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Evidence of colonization of space in the hidden corners of the void deck by residents at other times of the day

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Personalisation of the provided amenities by residents.

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Self-initiated community garden by residents at the Pertapis Home, in the void deck of Block 221

Having seen these for myself, it brought to mind some thoughts; how does the built environment, the hardware, play a role in community building, when in these 2 scenarios, it was apparent that both the lack of hardware, and the provision of hardware, both had a role to play in the community building of both localities. So does the built environment actually play a role, and what role is this? It also highlighted the need to have a bottom-up approach, also known colloquially as the ‘gotong royong’ approach, loosely translated as the idea of communal work in order to build a community. The fact that the Potong Pasir neighbourhood seemed to be in a more derelict condition perhaps required its residents to initiate more activities on their own, and hence, be forced to come together as a community and perform communal work to enhance and beautify their neighbourhood, turning their communal spaces in places of enjoyment and gathering. This element of communal work was also apparent, when, in passing the neighbourhood, we also saw children and staff from a nearby kindergarten helping to clear litter and dead leaves around the precinct.

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Kindergarten children and staff helping to clear the green areas of litter.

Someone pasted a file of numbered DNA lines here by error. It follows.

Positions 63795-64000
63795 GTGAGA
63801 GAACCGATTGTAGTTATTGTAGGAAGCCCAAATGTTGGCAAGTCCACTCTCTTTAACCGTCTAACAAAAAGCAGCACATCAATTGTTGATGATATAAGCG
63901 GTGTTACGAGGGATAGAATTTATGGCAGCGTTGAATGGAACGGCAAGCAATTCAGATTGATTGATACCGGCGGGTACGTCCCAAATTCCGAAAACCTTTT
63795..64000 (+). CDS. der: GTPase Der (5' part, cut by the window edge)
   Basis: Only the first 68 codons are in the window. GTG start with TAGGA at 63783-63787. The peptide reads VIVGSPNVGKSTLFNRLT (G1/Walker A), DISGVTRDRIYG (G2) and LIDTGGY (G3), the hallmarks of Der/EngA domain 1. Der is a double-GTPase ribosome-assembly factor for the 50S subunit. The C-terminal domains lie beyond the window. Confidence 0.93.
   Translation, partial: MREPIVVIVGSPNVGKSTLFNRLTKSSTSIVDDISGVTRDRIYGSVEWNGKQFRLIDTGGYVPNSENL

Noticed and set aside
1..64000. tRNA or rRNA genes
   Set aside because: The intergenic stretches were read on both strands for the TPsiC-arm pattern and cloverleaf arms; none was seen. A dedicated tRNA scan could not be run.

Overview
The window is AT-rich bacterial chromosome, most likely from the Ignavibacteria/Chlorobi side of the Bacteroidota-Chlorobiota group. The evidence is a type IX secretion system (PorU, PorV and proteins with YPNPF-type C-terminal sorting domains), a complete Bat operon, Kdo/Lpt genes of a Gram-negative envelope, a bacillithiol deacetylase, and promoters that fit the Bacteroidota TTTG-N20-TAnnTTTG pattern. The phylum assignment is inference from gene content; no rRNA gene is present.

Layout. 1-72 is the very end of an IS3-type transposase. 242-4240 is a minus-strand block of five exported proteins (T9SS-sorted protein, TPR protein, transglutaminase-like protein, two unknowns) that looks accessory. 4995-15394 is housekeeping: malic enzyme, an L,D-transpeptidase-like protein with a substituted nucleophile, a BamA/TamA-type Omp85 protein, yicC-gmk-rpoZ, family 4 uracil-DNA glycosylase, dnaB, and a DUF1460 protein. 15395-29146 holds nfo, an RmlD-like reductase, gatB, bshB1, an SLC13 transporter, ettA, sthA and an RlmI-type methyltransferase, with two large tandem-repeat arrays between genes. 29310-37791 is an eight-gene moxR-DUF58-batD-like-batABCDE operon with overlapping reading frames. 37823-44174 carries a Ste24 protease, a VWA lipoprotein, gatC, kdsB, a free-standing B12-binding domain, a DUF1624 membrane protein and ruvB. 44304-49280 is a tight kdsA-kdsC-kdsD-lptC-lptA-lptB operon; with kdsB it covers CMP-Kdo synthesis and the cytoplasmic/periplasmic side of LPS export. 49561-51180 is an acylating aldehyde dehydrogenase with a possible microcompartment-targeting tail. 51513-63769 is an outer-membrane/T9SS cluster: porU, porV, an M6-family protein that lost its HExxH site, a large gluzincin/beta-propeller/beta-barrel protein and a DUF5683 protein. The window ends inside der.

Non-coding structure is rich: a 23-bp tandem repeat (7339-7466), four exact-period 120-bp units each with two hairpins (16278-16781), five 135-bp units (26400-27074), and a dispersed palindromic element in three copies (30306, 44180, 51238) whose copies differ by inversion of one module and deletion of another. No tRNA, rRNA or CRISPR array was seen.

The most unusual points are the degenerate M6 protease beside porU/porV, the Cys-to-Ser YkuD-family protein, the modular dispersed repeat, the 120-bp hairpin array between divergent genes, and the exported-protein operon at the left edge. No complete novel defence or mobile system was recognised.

The idea is thus reinforced, that perhaps community building does not lie in the hardware, but also in the inculcation of the necessity to do something together, communally, in order to effect a change in the community. Social apathy is hence probably not a norm in this estate, much unlike in many other parts of Singapore. It seemed that the residents in this area were quick to enact initiatives to maintain and beautify their immediate environment and surroundings. In comparison, a quick survey of the members of the community walk revealed that, while everyone enjoyed the provided amenities in Bishan, where everything was relatively new, clean and well maintained, it may have felt too sterile and artificial, as compared to this old, dirty-looking estate which in spite of this, seemed to impress upon everyone the need for communal participation in order to make it feel like home. The impact on us as visitors was also apparent, as most of those on the walk mentioned in passing that this was a community that we all wish to have in the places we live, and this made it feel like home.

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All images are the author’s own.